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American Presidency Lesson Plans (Grades 10-12)
Grade Range: 10-12
Resource Type(s): Lessons & Activities
Duration: 380 minutes
Date Posted: 12/17/2012
Studying the presidency offers students a new way to explore the democratic political process and to expand their understanding of how this process has shaped the nation's history and continues to influence their own lives. What does it mean to be the president of the United States of America? What is the relationship of the presidency to the American people? The activities included in this section, many of which are based on primary sources, are designed to supplement your American history curriculum and to challenge students to tackle sophisticated questions and issues.
This package of lessons addresses campaigns and elections, roles and responsibilities, limits of power, assassination and mourning, and communicating the presidency. Each topic includes teacher background information and student activities, while some topics also include supporting primary sources.
United States History Standards (Grades 5-12)
Era 3: Revolution and the New Nation (1754-1820s)
2: The impact of the American Revolution on politics, economy, and society
3: The institutions and practices of government created during the Revolution and how they were revised between 1787 and 1815 to create the foundation of the American political system based on the U.S. Constitution and the Bill of Rights
Era 4: Expansion and Reform (1801-1861)
2: How the industrial revolution, increasing immigration, the rapid expansion of slavery, and the westward movement changed the lives of Americans and led toward regional tensions
3: The extension, restriction, and reorganization of political democracy after 1800
4: The sources and character of cultural, religious, and social reform movements in the antebellum period
Era 5: Civil War and Reconstruction (1850-1877)
Era 6: The Development of the Industrial United States (1870-1900)
2: Massive immigration after 1870 and how new social patterns, conflicts, and ideas of national unity developed amid growing cultural diversity
3: The rise of the American labor movement and how political issues reflected social and economic changes
4: Federal Indian policy and United States foreign policy after the Civil War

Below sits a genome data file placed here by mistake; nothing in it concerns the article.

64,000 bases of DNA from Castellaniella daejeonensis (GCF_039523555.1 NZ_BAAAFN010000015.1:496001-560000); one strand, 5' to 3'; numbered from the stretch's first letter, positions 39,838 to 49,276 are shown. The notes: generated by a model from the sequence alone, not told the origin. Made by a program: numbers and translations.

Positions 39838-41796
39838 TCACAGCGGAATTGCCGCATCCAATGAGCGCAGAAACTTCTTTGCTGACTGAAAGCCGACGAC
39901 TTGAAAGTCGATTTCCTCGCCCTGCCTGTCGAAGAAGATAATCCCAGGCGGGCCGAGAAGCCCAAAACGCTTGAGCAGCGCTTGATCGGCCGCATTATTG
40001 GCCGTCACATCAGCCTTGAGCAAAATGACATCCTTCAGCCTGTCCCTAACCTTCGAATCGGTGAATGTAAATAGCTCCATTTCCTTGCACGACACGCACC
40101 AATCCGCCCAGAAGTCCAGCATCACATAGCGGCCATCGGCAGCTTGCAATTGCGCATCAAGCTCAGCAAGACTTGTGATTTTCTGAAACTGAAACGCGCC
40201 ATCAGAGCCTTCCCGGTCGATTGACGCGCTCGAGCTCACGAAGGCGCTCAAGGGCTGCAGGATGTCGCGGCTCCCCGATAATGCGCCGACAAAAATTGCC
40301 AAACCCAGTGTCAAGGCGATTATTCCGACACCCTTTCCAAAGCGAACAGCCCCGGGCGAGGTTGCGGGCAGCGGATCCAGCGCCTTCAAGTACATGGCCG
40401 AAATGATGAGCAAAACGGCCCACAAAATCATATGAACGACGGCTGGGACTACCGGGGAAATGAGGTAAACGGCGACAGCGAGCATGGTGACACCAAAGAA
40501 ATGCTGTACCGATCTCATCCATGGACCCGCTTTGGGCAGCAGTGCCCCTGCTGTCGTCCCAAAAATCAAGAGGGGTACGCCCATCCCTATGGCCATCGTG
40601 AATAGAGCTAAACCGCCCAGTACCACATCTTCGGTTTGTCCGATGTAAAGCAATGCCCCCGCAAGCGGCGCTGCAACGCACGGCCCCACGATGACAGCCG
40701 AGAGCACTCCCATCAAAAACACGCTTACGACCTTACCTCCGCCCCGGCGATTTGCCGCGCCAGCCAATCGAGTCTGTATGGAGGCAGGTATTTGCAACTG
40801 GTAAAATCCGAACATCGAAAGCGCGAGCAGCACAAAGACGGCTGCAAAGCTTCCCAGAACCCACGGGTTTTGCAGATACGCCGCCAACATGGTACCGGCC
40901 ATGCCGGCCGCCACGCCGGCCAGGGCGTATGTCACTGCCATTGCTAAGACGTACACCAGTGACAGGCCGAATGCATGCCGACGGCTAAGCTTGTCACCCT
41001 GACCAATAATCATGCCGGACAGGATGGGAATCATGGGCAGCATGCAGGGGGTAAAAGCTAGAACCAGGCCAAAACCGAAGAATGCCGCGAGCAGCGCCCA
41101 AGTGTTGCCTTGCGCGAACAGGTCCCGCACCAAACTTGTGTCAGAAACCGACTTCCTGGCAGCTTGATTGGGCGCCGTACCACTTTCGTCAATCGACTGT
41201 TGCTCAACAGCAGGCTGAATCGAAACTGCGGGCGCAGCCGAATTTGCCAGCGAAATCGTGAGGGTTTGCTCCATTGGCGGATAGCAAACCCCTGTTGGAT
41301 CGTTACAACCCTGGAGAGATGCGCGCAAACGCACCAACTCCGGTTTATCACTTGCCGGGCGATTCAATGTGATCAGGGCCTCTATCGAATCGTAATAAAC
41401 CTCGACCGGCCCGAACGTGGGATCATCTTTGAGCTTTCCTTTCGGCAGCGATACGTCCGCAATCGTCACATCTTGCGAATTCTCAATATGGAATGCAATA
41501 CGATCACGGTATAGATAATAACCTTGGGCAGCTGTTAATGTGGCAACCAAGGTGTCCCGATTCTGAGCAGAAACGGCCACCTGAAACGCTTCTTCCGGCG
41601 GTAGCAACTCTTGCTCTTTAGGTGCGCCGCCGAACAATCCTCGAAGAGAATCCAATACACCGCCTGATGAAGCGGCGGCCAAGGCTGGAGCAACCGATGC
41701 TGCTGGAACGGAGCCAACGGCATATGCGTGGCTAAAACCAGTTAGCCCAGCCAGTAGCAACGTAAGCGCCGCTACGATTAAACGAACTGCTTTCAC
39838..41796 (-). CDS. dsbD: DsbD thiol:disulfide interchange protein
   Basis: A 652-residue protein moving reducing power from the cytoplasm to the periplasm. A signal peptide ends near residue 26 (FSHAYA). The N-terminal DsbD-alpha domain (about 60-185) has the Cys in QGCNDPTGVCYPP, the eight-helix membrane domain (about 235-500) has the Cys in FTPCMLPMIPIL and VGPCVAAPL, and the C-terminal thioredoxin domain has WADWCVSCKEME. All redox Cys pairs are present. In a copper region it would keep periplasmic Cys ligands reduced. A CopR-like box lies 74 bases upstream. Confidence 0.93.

Era 7: The Emergence of Modern America (1890-1930)
Era 8: The Great Depression and World War II (1929-1945)
2: How the New Deal addressed the Great Depression, transformed American federalism, and initiated the welfare state
3: The causes and course of World War II, the character of the war at home and abroad, and its reshaping of the U.S. role in world affairs
Era 9: Postwar United States (1945 to early 1970s)
Era 10: Contemporary United States (1968 to the present)
Historical Thinking Standards (Grades 5-12)
Historical Thinking Standard 1: Chronological Thinking
1B: Identify the temporal structure of a historical narrative or story.
1C: Establish temporal order in constructing students' own historical narratives.
1D: Measure and calculate calendar time.
1E: Interpret data presented in time lines.
1F: Reconstruct patterns of historical succession and duration; explain historical continuity and change.
1G: Compare alternative models for periodization.
Historical Thinking Standard 2: Historical Comprehension
2B: Reconstruct the literal meaning of a historical passage.
2C: Identify the central question(s) the historical narrative addresses.
2D: Differentiate between historical facts and historical interpretations.
2E: Read historical narratives imaginatively.
2F: Appreciate historical perspectives.
2G: Draw upon data in historical maps.
2H: Utilize visual, mathematical, and quatitative data.
2I: Draw upon the visual, literary, and musical sources.
Historical Thinking Standard 3: Historical Analysis and Interpretation
3B: Consider multiple perspectives.
3C: Analyze cause-and-effect relationships.
3D: Draw comparisons across eras and regions in order to define enduring issues.
3E: Distinguish between unsupported expressions of opinion and informed hypotheses grounded in historical evidence.
3F: Compare competing historical narratives.
3G: Challenge arguments of historical inevitability.
3H: Hold interpretations of history as tentative.
3I: Evaluate major debates among historians.
3J: Hypothesize the influence of the past.
Historical Thinking Standard 4: Historical Research Capabilities
4B: Obtain historical data from a variety of sources.
4C: Interrogate historical data.
4D: Identify the gaps in the available records, marshal contextual knowledge and perspectives of the time and place.
4E: Employ quantitative analysis.
4F: Support interpretations with historical evidence.